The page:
The Way Forward: A racially equitable response to COVID-19

January 11, 2021

By Marlysa D. Gamblin

In 2020, the COVID-19 pandemic further revealed the legacy of unresolved racism by disproportionately harming Black and Brown communities. The looming question that many policymakers—including President-elect Joe Biden and the new Congress—must face is how to address these racial inequities.

The answers can be found in a new report from Bread for the World Institute: “Racially Equitable Responses to COVID-19.”

The report compares the national death rates per 100,000 people in each racial group: 80 for Black people, 67 for Indigenous people, 59 for Pacific Islanders, and 46 for Latino/as—compared to 36 for  white people. Whether the data comes from the county, state, or national level, the report shows that Black communities have the highest COVID-19 infection and death rates of any racial or ethnic group.

The report finds that race, particularly being Black, is the strongest determinant of death from COVID-19—a stronger indicator than risk factors such as older age or having diabetes. As such, the first overarching recommendation of the report is to apply a racial equity lens in response to the crisis—and to go one step further by centering Blackness to undo the anti-Black racism that has led to these inequitable results.

The second overarching recommendation of this report is to center the experiences of Black women—an intersection that is often ignored. Centering Black women is critical to achieve racially equitable responses to COVID-19 because they have been the hardest hit. For instance, although Black women only account for 13 percent of the female population, they represent almost 40 percent of women who are dying from COVID-19. The majority of Black workers are Black women—many of whom have had exposure to the virus from their frontline, lower paying jobs. Black women were also the hardest hit by unemployment.

Other recommendations in the report include immediate responses for food insecurity, income, and housing, as well as long-term systemic responses to close the racial wealth divide and to eliminate racialized concentrated poverty, racial health inequities, and racism more broadly.

As the Biden-Harris team transitions to the White House and a new session of Congress begins, we recommend that our elected officials and other policymakers address the racial inequities born from anti-Black racism, which have widened during the pandemic:

  • Use racial equity resources to design and implement legislation and policies, including Bread for the World’s Racial Equity Scorecard Tool, which outlines how to determine to what degree a proposal applies a racial equity lens. To center Black women, the data used must be cross-sectional and disaggregated by race and gender rather than simply by race or gender.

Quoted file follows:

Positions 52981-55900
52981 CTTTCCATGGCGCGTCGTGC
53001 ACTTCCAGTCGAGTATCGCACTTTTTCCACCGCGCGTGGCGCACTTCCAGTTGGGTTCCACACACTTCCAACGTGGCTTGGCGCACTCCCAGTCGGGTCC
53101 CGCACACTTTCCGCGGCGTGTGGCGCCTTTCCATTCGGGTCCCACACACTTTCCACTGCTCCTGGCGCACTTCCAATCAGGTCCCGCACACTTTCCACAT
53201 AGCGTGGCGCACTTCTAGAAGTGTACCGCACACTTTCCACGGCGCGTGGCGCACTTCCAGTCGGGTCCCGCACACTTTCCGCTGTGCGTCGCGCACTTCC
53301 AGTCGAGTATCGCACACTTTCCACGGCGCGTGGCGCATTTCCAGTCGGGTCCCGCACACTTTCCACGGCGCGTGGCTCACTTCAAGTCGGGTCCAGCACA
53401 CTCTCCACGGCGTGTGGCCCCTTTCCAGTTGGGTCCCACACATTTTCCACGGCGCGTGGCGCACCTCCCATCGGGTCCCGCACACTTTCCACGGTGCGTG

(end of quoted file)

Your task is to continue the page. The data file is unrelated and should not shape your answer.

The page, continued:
• Make SNAP responsive to the needs of all participants by applying a racial equity lens. Black, Indigenous, and Other People of Color (BIPOC) eligible for SNAP face a growing wealth divide compared to their white counterparts at the same income level, resulting in many BIPOC households running out of food more quickly. To address this, SNAP should change the benefits formula to provide additional support to BIPOC households, accounting for gender inequity, in proportion to how COVID-19 has impacted their households and communities.
  • Work with states to extend eviction moratoriums for BIPOC households, especially BIPOC female-headed households in areas of racialized concentrated poverty and high rates of COVID-19.
  • Increase stimulus payments to BIPOC families in areas with the highest rates of COVID-19 infection, death, economic loss, and food insecurity (in proportion to these racial inequities and accounting for gender inequity). The spring 2020 stimulus payments were universal and did not account for the disproportionate impacts of COVID-19 on BIPOC communities. Centering Black women would result in them receiving the largest increase in stimulus payments, followed by other BIPOC men and women.
  • Continue unemployment compensation in proportion to need for BIPOC households in areas of racialized concentrated poverty with the highest rates of COVID-19 death, economic loss, and food insecurity. This approach would also include eligibility for BIPOC undocumented immigrants with no public charge penalty.
  • Provide racially equitable support for BIPOC workers in essential jobs. Employer-based benefits (e.g. sick leave or child care) must be determined after applying a racial equity lens for BIPOC workers, proportionate with the impact of the crisis on their racial/ethnic communities. For example, because African American workers are more likely to contract the virus or have family members who contract the virus, they would be given additional sick leave to care for themselves and family members.
  • Convene a taskforce to outline a plan to end structural racism in all its forms, focusing particularly on anti-Black racism and centering Black women. This plan would coordinate anti-racist efforts in individual policies, across various topics, and within all agencies. This plan would also create a Racial Equity Office in the White House and in Congress to lead development of policies that are racially equitable and to repair harm from historical trauma.

Marlysa D. Gamblin is senior domestic policy advisor, racial and gender divides at Bread for the World Institute.

In 2020, the COVID-19 pandemic further revealed the legacy of unresolved racism by disproportionately harming Black and Brown communities.

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